T.P. Healy House, 3115 2nd Avenue South, Minneapolis, Minnesota

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== Photo Gallery ==
== Photo Gallery ==
== Related Links ==
== Related Links ==
[http://www.thehealyhouse.blogspot.com The Healy House]
[http://coololdbuildingsmn.wordpress.com/2008/02/15/another-cool-old-mystery/ Coololdbuildingsmn Theron Healy]
[http://coololdbuildingsmn.wordpress.com/2008/02/15/another-cool-old-mystery/ Coololdbuildingsmn Theron Healy]

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T.P. Healy House

T.P. Healy House
Address: 3115 2nd Avenue S
Neighborhood/s: Central, Minneapolis, Minnesota
Minneapolis, Minnesota
Hennepin County, Minnesota
State/province: Minnesota
Country: United States
Year built: 1891
Primary Style: Queen Anne
Historic Function: House/single dwelling or duplex
Current Function: House/single dwelling or duplex
Architect or source of design: T.P. Healy
Builder: T.P. Healy
Material of Exterior Wall Covering: Stucco
Material of Roof: Asphalt Shingles
First Owner: T.P. Healy

Central Minneapolis Hennepin

T.P. Healy House, 3115 2nd Avenue South, Minneapolis, Minnesota
(44.946135,-93.273753warning.png"44.946135.-93.273753" is not a number. )
National Register of Historic Places Information
Reference Number: 93000417

This was the third and final house that Healy himself occupied on the block. It represents the transitional phase of his work from the Queen Anne style to the Colonial Revival.

Recently renovated, this 2 ½ story woodframe house has a hipped roof and hipped dormers. The porch across the front of the house features thin tapered square columns with unusual capitals adorned with flowers.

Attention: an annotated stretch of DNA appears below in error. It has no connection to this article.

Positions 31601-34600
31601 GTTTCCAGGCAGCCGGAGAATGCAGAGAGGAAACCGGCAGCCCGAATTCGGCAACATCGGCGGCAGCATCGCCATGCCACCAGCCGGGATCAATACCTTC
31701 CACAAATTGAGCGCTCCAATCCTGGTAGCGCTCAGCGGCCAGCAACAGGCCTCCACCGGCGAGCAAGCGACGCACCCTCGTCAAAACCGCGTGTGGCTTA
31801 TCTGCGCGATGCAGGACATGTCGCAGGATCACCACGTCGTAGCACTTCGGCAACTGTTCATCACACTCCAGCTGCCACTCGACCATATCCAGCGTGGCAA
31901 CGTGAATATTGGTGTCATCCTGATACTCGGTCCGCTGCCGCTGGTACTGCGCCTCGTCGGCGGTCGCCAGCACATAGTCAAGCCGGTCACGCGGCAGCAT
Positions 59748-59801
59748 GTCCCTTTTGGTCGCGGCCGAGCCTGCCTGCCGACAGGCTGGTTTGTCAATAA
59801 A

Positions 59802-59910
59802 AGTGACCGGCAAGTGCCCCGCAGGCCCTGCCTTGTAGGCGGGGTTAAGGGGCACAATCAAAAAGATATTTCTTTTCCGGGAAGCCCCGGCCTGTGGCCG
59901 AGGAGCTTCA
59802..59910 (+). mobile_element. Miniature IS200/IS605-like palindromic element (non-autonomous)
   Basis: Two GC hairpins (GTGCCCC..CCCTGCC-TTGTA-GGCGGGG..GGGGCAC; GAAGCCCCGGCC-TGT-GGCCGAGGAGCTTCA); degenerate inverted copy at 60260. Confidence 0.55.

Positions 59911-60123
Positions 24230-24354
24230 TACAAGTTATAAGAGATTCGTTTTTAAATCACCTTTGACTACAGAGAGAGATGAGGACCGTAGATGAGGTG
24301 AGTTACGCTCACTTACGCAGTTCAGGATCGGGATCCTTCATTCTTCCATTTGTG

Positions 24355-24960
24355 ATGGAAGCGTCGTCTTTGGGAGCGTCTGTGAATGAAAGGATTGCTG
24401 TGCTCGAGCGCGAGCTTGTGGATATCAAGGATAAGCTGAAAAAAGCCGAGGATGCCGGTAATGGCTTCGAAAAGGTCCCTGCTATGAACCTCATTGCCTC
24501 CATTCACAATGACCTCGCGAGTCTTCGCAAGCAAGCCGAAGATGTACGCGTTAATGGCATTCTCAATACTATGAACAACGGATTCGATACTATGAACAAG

The porch has square balusters and a paneled porch base. Located within the front porch there are a two story, three sided bay window with leaded glass transoms and a one story circular bay window. The original double leaf entrance with stained glass transom is intact.

There is a second story balcony above the porch on the front of the house. On the northern side of the house is a large rounded arched window. All but the first story of the front of the house was covered with stucco in 1957.

The building permit lists Healy as the original owner and the estimated construction cost as $6,000. Healy lived here from 1892 until his death in 1906. His widow, Mary Ann (Jefferson) Healy lived here until 1928.

Architectural historian Paul Clifford Larson has studied the development of Healy’s work in detail. Larson states that this house “anticipated the low rectilinearity and symmetry of his classical period, but was a vigorously composed and strikingly detailed as the Queen Anne houses of his prime



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Coololdbuildingsmn Theron Healy



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